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Sensible Sentencing backs call to ban legal highs

Sensible Sentencing backs call to ban legal highs


The Sensible Sentencing Trust is calling on the Government to take immediate action to ban legal highs.

Trust Spokesman, Garth McVicar said he was appalled that the Government was so apathetic on an issue that was destroying so many young people’s lives.

“Not only are these so-called legal highs causing havoc in our communities now they are creating the next generation of criminals.”

“This Government is priding itself on reducing crime yet it is doing nothing about an evil substance that is destroying the lives of thousands of young people and turning them into the hardened criminals of tomorrow.”

“This issue, more than most, shows how out of touch our so-called political representatives have become. If our M P’s genuinely represented the interests of their constituents they would have taken action long ago to stop this nonsense.”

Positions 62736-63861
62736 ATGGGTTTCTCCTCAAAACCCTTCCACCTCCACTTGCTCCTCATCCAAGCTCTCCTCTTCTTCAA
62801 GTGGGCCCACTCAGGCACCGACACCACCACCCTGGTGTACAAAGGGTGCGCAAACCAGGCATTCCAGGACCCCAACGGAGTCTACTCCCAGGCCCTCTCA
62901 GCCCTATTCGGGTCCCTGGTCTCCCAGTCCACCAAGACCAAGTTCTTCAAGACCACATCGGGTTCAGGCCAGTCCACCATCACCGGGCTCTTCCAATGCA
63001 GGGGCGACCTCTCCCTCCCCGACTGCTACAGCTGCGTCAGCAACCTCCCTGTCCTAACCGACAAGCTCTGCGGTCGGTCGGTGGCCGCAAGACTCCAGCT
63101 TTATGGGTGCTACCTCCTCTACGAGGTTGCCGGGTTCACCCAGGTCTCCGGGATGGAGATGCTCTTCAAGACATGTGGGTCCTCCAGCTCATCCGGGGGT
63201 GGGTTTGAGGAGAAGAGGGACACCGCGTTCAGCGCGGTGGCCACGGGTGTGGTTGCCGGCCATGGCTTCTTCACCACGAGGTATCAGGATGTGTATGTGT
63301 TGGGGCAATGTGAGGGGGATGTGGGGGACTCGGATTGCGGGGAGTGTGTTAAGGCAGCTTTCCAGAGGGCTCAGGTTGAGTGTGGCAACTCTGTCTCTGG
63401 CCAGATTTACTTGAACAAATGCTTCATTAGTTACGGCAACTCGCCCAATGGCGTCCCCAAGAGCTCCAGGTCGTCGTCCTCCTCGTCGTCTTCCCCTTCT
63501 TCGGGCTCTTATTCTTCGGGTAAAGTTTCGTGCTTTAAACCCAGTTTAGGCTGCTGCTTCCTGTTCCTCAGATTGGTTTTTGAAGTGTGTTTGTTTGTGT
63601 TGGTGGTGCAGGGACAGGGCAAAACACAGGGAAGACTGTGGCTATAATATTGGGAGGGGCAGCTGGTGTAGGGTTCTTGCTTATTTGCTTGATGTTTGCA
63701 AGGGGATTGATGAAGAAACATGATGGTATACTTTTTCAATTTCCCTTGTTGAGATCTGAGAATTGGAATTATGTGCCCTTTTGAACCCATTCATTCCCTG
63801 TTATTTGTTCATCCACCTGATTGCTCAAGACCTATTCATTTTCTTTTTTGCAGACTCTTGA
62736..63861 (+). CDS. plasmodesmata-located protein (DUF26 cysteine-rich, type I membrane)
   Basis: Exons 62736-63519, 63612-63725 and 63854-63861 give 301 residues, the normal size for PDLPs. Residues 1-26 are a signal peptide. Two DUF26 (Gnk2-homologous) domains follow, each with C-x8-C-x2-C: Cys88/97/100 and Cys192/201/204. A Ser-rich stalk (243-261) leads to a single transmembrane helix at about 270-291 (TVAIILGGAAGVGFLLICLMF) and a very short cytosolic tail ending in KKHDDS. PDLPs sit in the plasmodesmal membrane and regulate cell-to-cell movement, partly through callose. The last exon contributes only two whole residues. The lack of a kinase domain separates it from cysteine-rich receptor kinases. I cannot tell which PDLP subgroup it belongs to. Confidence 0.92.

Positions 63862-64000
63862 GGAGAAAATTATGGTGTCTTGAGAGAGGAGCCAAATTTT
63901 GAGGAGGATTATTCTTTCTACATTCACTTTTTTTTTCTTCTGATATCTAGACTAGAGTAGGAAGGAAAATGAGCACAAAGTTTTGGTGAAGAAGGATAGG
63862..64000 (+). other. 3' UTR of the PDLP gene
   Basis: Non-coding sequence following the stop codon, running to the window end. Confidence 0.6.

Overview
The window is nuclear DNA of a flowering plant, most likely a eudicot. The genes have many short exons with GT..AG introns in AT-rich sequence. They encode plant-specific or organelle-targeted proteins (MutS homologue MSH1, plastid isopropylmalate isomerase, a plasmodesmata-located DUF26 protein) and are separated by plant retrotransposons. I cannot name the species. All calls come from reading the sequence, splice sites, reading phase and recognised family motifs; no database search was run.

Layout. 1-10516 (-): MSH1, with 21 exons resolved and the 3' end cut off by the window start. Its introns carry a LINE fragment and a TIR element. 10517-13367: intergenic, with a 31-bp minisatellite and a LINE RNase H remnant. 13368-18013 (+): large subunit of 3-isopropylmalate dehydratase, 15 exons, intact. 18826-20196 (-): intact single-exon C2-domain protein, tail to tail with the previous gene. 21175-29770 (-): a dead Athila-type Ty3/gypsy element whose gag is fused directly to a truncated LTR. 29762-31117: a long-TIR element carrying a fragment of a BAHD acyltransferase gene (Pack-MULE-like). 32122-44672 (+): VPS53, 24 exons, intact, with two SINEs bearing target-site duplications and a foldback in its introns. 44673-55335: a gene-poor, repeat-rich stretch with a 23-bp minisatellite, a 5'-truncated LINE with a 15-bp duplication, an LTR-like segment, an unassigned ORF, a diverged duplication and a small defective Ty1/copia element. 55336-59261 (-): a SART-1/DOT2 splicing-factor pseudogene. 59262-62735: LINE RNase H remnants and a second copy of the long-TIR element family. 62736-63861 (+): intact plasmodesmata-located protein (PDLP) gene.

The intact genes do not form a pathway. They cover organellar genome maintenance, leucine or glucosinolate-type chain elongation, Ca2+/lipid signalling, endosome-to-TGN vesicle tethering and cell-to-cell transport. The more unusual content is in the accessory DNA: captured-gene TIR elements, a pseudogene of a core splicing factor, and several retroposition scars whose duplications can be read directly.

Mr. McVicar said Napier Mayor Bill Dalton was right on the button when he said the Government had wimped out on this issue.

“John Banks was the only MP to have the courage to vote against the Psychoactive Substances Act, the others all got it wrong and it now appears pride or personal ego has got in the way of common sense.”

“I have watched Peter Dunne trying to justify why Parliament can’t do anything about this but his attempts to put the responsibility back on local councils is simply trying to pass the buck.”

“Parliament got it wrong and need to fix it immediately.”

ENDS

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Election Day: Make Sure You're A Part Of It!

Saturday 20 September, is election day, and New Zealanders’ last chance to have a say on who leads the country for the next three years.

“The people and parties we elect tomorrow will be making the decisions that affect us, our families and our communities,” says Robert Peden, Chief Electoral Officer. “It doesn’t get much more important than that, and we need all New Zealanders to use their voice and vote.”

Voting places will be open from 9.00am until 7.00pm on election day. The busiest time at voting places is usually 9.00am - 11.00am.

“Take your EasyVote card with you when you go to vote, as it will make voting faster and easier, and vote close to home if you can. But don’t worry if you forget your card, or didn’t receive one, because as long as you are enrolled to vote, your voice will be heard,” says Mr Peden. More>>

 

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